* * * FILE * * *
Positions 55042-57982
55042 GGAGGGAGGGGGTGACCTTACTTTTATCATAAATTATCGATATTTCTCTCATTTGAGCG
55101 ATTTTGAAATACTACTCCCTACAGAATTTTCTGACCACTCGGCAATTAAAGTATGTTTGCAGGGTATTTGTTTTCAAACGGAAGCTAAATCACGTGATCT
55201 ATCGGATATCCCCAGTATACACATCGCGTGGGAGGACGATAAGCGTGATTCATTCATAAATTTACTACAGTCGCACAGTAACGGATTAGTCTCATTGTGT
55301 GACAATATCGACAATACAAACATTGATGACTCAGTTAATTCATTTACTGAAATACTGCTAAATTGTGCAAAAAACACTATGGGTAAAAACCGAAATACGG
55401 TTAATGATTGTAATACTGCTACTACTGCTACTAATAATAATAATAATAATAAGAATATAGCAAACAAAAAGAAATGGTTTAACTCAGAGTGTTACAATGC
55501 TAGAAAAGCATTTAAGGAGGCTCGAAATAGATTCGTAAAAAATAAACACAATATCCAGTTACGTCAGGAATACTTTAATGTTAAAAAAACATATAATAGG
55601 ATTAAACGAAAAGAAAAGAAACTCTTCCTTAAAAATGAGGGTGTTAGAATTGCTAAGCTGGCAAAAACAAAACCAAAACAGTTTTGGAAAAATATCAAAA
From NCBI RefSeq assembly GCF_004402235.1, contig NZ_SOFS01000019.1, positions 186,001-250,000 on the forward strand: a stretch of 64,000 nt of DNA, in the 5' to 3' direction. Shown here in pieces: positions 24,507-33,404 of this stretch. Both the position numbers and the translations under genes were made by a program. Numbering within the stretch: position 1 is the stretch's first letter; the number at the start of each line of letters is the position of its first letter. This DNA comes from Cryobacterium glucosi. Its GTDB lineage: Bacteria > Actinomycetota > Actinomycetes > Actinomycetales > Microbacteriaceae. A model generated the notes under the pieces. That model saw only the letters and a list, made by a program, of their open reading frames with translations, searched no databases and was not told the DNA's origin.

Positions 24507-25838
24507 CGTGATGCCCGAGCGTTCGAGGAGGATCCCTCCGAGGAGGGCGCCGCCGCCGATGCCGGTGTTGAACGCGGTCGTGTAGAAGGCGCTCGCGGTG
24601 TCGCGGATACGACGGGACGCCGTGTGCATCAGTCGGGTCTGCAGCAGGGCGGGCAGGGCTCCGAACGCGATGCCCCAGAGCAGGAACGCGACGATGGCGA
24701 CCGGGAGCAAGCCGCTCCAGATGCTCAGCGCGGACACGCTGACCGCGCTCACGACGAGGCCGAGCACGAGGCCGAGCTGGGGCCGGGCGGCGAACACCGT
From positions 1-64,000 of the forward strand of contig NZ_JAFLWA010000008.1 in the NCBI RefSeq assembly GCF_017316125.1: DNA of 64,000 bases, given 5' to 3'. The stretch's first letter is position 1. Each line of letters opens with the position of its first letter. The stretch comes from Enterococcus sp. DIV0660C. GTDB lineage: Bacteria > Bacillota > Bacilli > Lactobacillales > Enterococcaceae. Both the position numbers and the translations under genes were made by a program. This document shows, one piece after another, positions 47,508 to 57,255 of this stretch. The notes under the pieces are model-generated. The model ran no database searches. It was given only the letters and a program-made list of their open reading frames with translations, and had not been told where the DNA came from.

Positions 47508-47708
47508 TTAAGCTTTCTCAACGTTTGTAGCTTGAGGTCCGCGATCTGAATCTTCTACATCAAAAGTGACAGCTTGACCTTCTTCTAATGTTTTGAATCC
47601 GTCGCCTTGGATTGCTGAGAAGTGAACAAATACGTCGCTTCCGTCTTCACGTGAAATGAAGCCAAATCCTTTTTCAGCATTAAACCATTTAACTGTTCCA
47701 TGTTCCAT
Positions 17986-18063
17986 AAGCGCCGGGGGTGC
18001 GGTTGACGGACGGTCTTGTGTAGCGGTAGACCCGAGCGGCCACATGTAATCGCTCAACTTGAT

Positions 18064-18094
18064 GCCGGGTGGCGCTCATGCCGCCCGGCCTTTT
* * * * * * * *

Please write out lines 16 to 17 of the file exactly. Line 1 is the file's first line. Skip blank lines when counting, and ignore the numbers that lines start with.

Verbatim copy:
47508 TTAAGCTTTCTCAACGTTTGTAGCTTGAGGTCCGCGATCTGAATCTTCTACATCAAAAGTGACAGCTTGACCTTCTTCTAATGTTTTGAATCC
47601 GTCGCCTTGGATTGCTGAGAAGTGAACAAATACGTCGCTTCCGTCTTCACGTGAAATGAAGCCAAATCCTTTTTCAGCATTAAACCATTTAACTGTTCCA